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-   -   When will you consider fluid bonding? (http://www.polyamory.com/forum/showthread.php?t=23545)

tachycardia 05-08-2012 05:25 PM

When will you consider fluid bonding?
 
I'm sort of curious at what point into a new relationship would you consider fluid bonding with a partner who has other partners? Assume the circumstances are good: your partner is trustworthy, pregnancy is not an issue, you know the person's other partner(s), and anyone with whom they are fluid bonded, and so on. I'm sure it varies a lot even for the same person, but when is the first point you would consider it? I don't mean to imply that time is the most important dimension in this issue, or that groupthink is an acceptable substitute for personal judgement. I'm just curious.

nycindie 05-08-2012 06:26 PM

Quote:

Originally Posted by tachycardia (Post 135350)
I'm sort of curious at what point into a new relationship would you consider fluid bonding with a partner who has other partners?

I wouldn't consider it in any **new** relationship. It would have to be quite established and secure with bonds of trust and really knowing the person for that to happen. A year would be a minimum, but more likely much longer than that. At least, for me.

Hmm, I find the "Never - only with primary" answer interesting. What if this person is a primary or co-primary, or becomes one? There would still be a time frame, no? Or if we have no primaries. I guess that answer pertains to people who have primaries already and this would be about someone who came along after that. Or is that what you meant by "new?"

RedSalamander 05-08-2012 06:27 PM

Other - it has much less to do with the amount if time I have been with someone, and more to do with that person's current number of active sexual relationships, and how seriously they take safer-sex within those other relationships.

polypenguin 05-08-2012 06:29 PM

assuming all parties have tested, and we agree it is ok. And no one steps outside of the closed agreement set forth. If someone has a new partner, then it's time once more to wrap that willie, until they are both tested. It may be a pain in the ass, but it's better than the serious deseases which plauge our society.

Tonberry 05-08-2012 07:11 PM

I said 3-6 months, because I believe at this point, everyone could get tested and whatever they might have caught before getting together would be detected.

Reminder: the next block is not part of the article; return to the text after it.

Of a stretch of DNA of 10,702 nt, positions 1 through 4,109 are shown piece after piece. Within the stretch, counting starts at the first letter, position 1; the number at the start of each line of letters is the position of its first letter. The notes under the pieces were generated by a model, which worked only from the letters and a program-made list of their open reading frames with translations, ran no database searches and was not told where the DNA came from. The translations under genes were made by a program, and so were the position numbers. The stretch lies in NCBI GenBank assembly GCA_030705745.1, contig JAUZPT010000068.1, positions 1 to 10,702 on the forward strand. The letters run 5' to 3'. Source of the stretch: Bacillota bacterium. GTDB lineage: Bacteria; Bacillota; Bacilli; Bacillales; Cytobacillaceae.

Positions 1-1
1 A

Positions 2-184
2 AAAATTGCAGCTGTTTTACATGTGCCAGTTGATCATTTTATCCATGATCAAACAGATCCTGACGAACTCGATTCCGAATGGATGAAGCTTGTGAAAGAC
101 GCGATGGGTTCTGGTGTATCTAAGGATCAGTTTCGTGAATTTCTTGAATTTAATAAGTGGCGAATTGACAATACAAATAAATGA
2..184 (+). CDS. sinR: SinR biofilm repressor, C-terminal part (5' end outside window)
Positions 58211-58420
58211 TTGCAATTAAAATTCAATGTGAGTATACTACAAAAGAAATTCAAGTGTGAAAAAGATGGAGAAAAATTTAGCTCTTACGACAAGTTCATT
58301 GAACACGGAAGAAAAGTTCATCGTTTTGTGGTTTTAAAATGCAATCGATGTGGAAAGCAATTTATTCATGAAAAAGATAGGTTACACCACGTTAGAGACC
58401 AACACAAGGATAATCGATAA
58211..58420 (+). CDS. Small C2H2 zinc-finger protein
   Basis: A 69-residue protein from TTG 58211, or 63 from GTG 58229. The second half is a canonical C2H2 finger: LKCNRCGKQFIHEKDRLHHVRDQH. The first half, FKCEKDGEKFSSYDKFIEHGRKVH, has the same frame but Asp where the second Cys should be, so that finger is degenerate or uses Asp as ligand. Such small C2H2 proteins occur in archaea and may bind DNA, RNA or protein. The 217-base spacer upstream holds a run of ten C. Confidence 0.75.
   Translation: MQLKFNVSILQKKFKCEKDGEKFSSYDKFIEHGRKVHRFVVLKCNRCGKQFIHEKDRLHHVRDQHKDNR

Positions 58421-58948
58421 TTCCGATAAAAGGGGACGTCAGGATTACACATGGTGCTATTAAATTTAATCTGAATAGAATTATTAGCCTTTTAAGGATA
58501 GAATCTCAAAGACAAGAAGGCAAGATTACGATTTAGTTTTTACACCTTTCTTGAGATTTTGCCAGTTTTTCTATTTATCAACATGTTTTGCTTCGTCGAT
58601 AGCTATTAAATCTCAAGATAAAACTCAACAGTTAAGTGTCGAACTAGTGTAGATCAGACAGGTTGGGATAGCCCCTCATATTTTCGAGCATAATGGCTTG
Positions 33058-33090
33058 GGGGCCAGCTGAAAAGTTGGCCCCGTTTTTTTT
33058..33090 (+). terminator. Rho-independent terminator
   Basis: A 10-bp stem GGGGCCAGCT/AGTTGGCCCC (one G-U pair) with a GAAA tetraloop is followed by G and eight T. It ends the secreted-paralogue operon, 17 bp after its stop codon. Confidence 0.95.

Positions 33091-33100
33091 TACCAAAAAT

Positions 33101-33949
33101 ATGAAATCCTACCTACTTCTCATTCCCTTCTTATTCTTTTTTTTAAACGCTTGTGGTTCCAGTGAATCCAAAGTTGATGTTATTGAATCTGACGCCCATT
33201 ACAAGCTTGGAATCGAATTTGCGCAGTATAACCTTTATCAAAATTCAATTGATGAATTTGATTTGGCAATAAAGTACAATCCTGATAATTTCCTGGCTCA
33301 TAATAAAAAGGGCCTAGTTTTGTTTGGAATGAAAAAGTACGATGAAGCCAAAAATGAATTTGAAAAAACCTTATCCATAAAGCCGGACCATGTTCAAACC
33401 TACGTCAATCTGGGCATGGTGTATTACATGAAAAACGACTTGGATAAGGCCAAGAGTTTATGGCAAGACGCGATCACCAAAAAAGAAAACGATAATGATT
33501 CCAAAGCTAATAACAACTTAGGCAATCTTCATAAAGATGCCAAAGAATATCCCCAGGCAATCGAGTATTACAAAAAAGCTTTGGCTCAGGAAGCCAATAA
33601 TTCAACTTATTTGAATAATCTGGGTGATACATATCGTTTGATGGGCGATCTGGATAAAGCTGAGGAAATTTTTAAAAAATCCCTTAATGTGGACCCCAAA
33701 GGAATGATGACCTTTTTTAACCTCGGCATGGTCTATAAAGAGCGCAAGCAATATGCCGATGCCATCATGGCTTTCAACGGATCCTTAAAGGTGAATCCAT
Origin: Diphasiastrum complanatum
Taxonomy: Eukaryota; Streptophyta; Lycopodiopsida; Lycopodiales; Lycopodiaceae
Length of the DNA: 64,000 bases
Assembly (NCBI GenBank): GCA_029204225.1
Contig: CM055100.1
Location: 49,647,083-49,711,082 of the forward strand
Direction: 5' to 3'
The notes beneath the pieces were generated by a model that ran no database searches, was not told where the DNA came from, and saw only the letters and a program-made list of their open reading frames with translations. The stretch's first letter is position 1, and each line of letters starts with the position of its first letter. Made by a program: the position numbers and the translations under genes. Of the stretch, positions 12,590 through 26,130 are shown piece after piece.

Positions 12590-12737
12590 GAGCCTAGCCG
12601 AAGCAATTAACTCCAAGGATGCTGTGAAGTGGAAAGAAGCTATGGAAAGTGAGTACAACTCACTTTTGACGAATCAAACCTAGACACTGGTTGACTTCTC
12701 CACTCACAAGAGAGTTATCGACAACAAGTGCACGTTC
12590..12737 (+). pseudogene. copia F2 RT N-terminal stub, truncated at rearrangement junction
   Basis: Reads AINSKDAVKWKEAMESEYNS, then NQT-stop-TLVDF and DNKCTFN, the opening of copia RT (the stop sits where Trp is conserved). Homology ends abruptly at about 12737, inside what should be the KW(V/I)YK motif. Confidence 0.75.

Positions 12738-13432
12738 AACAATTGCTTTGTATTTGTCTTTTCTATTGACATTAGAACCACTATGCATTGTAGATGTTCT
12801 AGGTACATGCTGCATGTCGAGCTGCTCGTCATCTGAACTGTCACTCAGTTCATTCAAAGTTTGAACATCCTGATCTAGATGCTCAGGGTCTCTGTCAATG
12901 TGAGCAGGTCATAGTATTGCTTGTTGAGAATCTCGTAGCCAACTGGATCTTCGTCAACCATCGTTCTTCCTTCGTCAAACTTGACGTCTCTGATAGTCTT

That implies that I fully trust the person from day 1, but you did ask for the minimum amount of time.

tachycardia 05-08-2012 07:17 PM

Quote:

Originally Posted by nycindie (Post 135361)
Hmm, I find the "Never - only with primary" answer interesting. What if this person is a primary or co-primary, or becomes one? There would still be a time frame, no? Or if we have no primaries. I guess that answer pertains to people who have primaries already and this would be about someone who came along after that. Or is that what you meant by "new?"

I agree that the question is most applicable to someone with existing fluid-bonded partners (and I suppose shaped somewhat by my circumstances) but I think the "Never - only with primary" answer could still apply to someone who does not currently have a "primary" partner but would only consider fluid bonding with someone if that person were not fluid bonded with anyone else.

The real issue with STI transmission risk is concurrency, right? If you're going to be fluid bonded with someone, you're going to want to know the size N of the group of other people with whom you're bonded. My intention is that the "Never - always protected" answer would apply if you require N=0, and the "Never - only w/primary" answer would apply if you require N<=1. Make sense?

Tonberry 05-08-2012 07:33 PM

I think the main problem with that reasoning is that some people have several primaries, and that "never, only with primary" doesn't mean said primary is only fluid bonded with you. But now that you explained it, I guess people can vote accordingly?

drtalon 05-08-2012 07:36 PM

Why isn't "after results are exchanged and discussed" an option? Why would anyone think there's some amount of chronological time that can substitute for regular testing and informed decision-making?

Tonberry 05-08-2012 08:04 PM

Quote:

Originally Posted by drtalon (Post 135374)
Why isn't "after results are exchanged and discussed" an option? Why would anyone think there's some amount of chronological time that can substitute for regular testing and informed decision-making?

I didn't take it as being the substitute. But obviously you can't get tested right away and rely on that, you need enough time to make sure anything would be detected, hence the question about how much time.

rory 05-08-2012 08:23 PM

For me time isn't really a factor, so I answered the first option since I would be fine exchanging fluids right away in the right circumstances (and have done so).

I don't really know how much use the concept of fluid bonding has.. There doesn't seem to be a agreed definition. People seem to talk about fluid bonding synonymously with "not using (STD) protection" with a person. Yet, somewhere I read a definition that fluid bonding is when there is an agreement to use protection with people other than the one(s) you are fluid bonded to. That means that if you only have unprotected sex with your partner but they have it with others, you two are not fluid bonded - unless your partner's other partners have in turn agreed to not have unprotected sex with anybody else in which case you all are fluid bonded to each other.

To me the concept simply seems too confusing to be useful. I think agreements and understandings about safer sex can be much more clearly articulated without the term.

Sorry if this is all off topic, and I do find this topic interesting even if people do have different definitions. :)


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